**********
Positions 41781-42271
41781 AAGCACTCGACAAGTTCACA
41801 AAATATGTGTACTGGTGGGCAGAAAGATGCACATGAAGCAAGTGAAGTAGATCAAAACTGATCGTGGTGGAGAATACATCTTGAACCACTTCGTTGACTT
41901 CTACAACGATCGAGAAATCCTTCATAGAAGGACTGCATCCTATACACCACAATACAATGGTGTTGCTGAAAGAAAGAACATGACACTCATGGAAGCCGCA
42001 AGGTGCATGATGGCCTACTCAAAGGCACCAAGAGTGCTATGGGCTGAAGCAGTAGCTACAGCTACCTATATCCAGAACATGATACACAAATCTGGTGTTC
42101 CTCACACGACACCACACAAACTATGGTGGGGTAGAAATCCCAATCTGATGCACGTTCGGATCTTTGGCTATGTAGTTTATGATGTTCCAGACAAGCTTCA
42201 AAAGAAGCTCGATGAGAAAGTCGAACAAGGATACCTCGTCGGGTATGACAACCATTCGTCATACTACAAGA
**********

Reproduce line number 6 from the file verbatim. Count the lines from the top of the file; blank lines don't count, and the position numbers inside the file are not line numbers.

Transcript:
42101 CTCACACGACACCACACAAACTATGGTGGGGTAGAAATCCCAATCTGATGCACGTTCGGATCTTTGGCTATGTAGTTTATGATGTTCCAGACAAGCTTCA